Welcome to Episode Four of our series on the pubs of Ringsend. These stories will form the basis of the forthcoming The Historic Pubs of Ringsend Walking Tour in 2022 and a book on the history of the pubs in both Ringsend and Sandymount. Today we will look at the story of another long lost pub in the Village, ‘The Old England Tavern’.
Located at Number 6 Thorncastle Street, this pub began life as ‘The London Tavern’ in the early 1800’s. By 1850 it was in the hands of John Nickells (or Nicholls) and it was Nickells that renamed the pub as ‘The Old England Tavern’. There had been a previous incarnation of ‘The Old England Tavern’ for many decades at 10 Georges Quay but when it was sold in the 1840’s and renamed the tavern title became available.
In the 1870’s it was purchased by Patrick Mulholland. Mulholland was declared a lunatic, which was a nineteenth century name for an alcoholic. Following his death, ‘The Old England Tavern’ was run by his widow Mary. Mary died on July 29th 1884, following which her pub was put on the market by the executors of her will in November of that year. It was purchased by James P. Purcell, who within weeks of opening found himself in court on a charge of serving afterhours and was fined. Purcell obviously over-extended himself as he was declared bankrupt on December 14th 1886. On April 1st 1887 the pub was sold at the auction house of Frank Hodgens to James Byrne for £270 (£37,000 in today’s cash). Byrne stayed just five years in Ringsend before selling his pub to William McEvoy in 1892.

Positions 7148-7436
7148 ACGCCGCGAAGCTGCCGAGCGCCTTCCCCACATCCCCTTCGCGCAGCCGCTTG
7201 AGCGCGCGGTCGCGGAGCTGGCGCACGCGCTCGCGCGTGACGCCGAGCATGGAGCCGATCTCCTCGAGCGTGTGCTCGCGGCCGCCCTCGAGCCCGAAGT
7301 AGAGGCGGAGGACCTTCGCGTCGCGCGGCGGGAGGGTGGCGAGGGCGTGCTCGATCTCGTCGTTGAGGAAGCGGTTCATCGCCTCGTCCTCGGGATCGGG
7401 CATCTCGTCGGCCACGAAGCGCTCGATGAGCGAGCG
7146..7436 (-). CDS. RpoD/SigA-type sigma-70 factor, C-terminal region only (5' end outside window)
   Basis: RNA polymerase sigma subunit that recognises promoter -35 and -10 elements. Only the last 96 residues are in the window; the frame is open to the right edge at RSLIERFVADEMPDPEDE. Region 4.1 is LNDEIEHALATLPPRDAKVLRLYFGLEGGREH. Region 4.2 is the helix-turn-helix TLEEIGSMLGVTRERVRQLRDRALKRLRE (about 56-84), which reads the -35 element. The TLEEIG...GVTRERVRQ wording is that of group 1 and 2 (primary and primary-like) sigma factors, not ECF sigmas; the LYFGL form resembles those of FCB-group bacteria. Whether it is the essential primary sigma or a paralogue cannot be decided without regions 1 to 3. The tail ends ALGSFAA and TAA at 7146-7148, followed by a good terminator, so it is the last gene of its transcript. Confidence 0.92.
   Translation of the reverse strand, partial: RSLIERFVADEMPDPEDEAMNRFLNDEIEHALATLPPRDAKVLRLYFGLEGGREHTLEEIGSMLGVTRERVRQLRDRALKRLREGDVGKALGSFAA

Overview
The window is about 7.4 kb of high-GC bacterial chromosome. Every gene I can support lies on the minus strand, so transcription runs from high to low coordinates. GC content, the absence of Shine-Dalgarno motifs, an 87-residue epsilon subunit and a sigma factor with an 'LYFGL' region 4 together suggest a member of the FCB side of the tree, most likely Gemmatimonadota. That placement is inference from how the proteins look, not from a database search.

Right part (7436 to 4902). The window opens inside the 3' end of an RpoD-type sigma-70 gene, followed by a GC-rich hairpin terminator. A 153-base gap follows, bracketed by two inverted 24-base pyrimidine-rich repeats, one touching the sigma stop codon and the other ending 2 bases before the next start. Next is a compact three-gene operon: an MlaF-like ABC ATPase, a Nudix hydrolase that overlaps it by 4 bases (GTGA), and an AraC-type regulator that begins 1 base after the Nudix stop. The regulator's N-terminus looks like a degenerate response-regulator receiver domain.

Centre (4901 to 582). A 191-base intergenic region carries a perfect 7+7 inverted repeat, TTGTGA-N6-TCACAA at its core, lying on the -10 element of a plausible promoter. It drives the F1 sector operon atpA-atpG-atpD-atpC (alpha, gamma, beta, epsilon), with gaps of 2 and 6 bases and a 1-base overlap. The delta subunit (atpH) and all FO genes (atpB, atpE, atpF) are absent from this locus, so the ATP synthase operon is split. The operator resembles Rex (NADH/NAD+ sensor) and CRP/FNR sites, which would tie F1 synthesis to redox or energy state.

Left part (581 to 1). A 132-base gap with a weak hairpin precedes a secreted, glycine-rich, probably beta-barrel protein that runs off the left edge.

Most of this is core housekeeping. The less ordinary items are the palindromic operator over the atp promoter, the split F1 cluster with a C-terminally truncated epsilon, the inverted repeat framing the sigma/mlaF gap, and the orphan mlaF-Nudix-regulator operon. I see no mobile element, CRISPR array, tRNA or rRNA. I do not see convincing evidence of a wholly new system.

In 1906 the pub was purchased by Tipperary born Thomas James Carroll, the license being transferred from Joseph Mulholland into Carroll’s name. Carroll was a married man, having married Elizabeth from Kildare in 1900. On September 18th 1908, the pub was raided by the local police from Irishtown for serving afterhours after a number of men were spotted playing billiards in the pub after closing time. The last occupant of Number 6 Thorncastle Street was William Phelan but upon his death the pub was sold in January 1920. The pub was described as having a,
‘compact, well-appointed bar, bagatelle room, good cellarage, bottling store etc and four living rooms. The house has an entrance also from Fitzwilliam Street, which is a great business advantage.’
When the property was sold for £2,530, the license was allowed lapse and a grocery business was operated from the building. In recent decades, under various names the former Old England Tavern has been a chemist. In the next Episode we will feature one of the most fascinating pub history in Ringsend and so vast is that history that the story will be spread over three posts. We will begin next with the early history of the pub known today as THE OARSMAN.
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